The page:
A stock car racer's to-do list is usually pretty short. By the time they decide to hang up their helmet and call it a career, most would be satisfied with a short list of accomplishments. Win a championship. Win the Daytona 500. Win it...
A stock car racer's to-do list is usually pretty short.
By the time they decide to hang up their helmet and call it a career, most would be satisfied with a short list of accomplishments. Win a championship. Win the Daytona 500. Win it again.
Of course there are other trophies that drivers want to win. Indianapolis. The Coca-Cola 600. The Southern 500. But nothing else in NASCAR carries the immediate respect of a Harley J. Earl in the trophy case.
For two of NASCAR's modern pioneers, Sunday will be their last chance at the prized possession.
Martin and Wallace have both announced that 2005 will be their final season in the NASCAR NEXTEL Cup and their last shot at winning the most famous race in NASCAR.
"I want to win the damn thing. That's my goal," says Wallace, who has 55 wins in NASCAR's top series, but has never taken the checkered flag in 43 points races at DIS. He won the Bud Shootout in 1998, but his best finish in the 500 was third in 2001. "I got close many, many times. I'd love to go into my final year knowing I've got a 500 (win) under my belt."
Martin also has a Bud Shootout win (in 1999), but has been shutout from Victory Lane in 39 Daytona races, including 20 500's where his best finish was third in 1995.
"I would like to say it really doesn't exist on that list, but, let's face it...that was what I wanted to accomplish by the time I was 25," Martin admitted. "I've been fortunate enough to win more than one race and I didn't get to choose which ones they were. Doggone it, I wish I could have but I didn't."
Both drivers plead that they don't need a Daytona 500 win to make their careers complete - "I don't feel any pressure because it won't make or break my career," Martin says - but Wallace admits that a Daytona 500 trophy would be the icing on the cake of a Hall of Fame career.
"That would be a special feeling," said Wallace the 1989 series champion. "What would be my ultimate thing this year would be to win the 500 and win the final race at Homestead. That would be pretty hot if I could pull it off."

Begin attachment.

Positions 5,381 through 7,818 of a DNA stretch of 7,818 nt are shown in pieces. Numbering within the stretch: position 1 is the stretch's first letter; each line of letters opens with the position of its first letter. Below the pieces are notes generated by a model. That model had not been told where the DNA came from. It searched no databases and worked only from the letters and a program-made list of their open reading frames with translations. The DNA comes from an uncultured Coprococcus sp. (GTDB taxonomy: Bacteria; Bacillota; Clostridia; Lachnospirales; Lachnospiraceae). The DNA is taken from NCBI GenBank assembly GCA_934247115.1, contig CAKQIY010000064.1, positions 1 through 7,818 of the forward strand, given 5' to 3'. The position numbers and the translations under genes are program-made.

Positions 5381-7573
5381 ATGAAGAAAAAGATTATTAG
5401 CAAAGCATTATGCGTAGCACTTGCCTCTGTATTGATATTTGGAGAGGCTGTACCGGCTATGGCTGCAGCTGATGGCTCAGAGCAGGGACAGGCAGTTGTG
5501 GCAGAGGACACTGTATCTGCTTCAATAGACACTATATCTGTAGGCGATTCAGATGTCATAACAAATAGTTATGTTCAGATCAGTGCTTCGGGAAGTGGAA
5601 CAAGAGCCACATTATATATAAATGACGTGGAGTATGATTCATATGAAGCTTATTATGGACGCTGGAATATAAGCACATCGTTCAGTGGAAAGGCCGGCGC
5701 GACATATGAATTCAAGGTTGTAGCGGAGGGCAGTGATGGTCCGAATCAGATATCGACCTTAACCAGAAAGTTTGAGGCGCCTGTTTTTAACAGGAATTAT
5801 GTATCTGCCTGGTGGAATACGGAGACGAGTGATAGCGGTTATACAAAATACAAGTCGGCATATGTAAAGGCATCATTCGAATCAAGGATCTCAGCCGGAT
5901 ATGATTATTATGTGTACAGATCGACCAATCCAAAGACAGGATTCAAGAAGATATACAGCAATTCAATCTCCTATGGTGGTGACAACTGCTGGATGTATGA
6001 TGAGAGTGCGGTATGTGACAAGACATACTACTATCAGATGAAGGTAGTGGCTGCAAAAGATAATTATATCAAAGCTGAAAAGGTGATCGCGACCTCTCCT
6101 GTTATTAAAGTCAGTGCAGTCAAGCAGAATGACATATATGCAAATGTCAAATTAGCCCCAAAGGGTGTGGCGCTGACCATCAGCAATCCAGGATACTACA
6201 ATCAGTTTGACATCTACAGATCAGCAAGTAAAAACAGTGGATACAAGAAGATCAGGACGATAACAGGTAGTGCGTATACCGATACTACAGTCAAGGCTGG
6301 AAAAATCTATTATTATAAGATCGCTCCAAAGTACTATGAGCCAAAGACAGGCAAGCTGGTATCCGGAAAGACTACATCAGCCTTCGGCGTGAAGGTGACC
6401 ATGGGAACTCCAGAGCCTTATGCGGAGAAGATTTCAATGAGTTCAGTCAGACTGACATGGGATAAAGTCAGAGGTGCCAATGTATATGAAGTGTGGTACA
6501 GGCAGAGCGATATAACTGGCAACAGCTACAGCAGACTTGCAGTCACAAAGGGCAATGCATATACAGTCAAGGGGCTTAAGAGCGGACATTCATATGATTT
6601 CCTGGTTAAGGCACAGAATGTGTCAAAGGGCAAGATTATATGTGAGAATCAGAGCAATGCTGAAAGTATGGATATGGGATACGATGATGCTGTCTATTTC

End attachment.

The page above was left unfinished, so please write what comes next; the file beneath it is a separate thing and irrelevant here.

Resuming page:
Wallace and Martin aren't the only drivers that have had trouble finding victory lane at DIS. Terry Labonte, who is running a limited schedule this year and next before driving off into the sunset has finished second three times in 26 tries at the Daytona 500, but won't attempt to make the field this year. Current drivers Ricky Rudd (0-for-27), Kyle Petty (0-for-23) and Ken Schrader (0-for-20) are also looking for their first win at the 45-year-old super speedway.
It took 17 years for Darrell Waltrip to win his first Daytona 500 and Dale Earnhardt Sr. competed for two decades before he finally claimed his first and only Daytona 500 win in 1998. Dave Marcis holds the all-time record of 67 Daytona starts, including 33 in the 500, without a win. The history is not lost on Wallace.
"I think about that when I'm quiet," Wallace admitted. "When I go to the track I (don't) even think that. I'm just thinking get that old hot rod running fast because I don't' want to come down here and look stupid in the Daytona 500."
Despite their pending retirement, Martin and Wallace aren't quite ready for the nursing home and are both considered legitimate shots to win the season-opener. Martin picked up a win and 10 top-5's last season and finished fourth in the point standings and Wallace still scares his friends - let alone the people in his Penske Racing shop - with his intense will to win.
Martin has finished sixth or better in four of the past five Daytona 500s and had a strong car one year ago but saw his chance of finally winning the big race go up in smoke when his engine expired seven laps into the race.
"That was one of the few 500's that I was going to be able to really be a contender to win," Martin said. "I can't predict if we can replicate that. That takes a lot of special circumstances. I don't know how big other people's engines are going to be this year. I don't know how sorry their cars are going to handle. I don't know. That was a magical year."
It's hard to image the NEXTEL Cup Series without Martin or Wallace, who have combined to pile up nearly $90 million in winnings during the past quarter century. Even though they try to make us believe that a win isn't that important to their careers, Wallace and Martin will clearly be the sentimental favorites to finally end the drought on Sunday.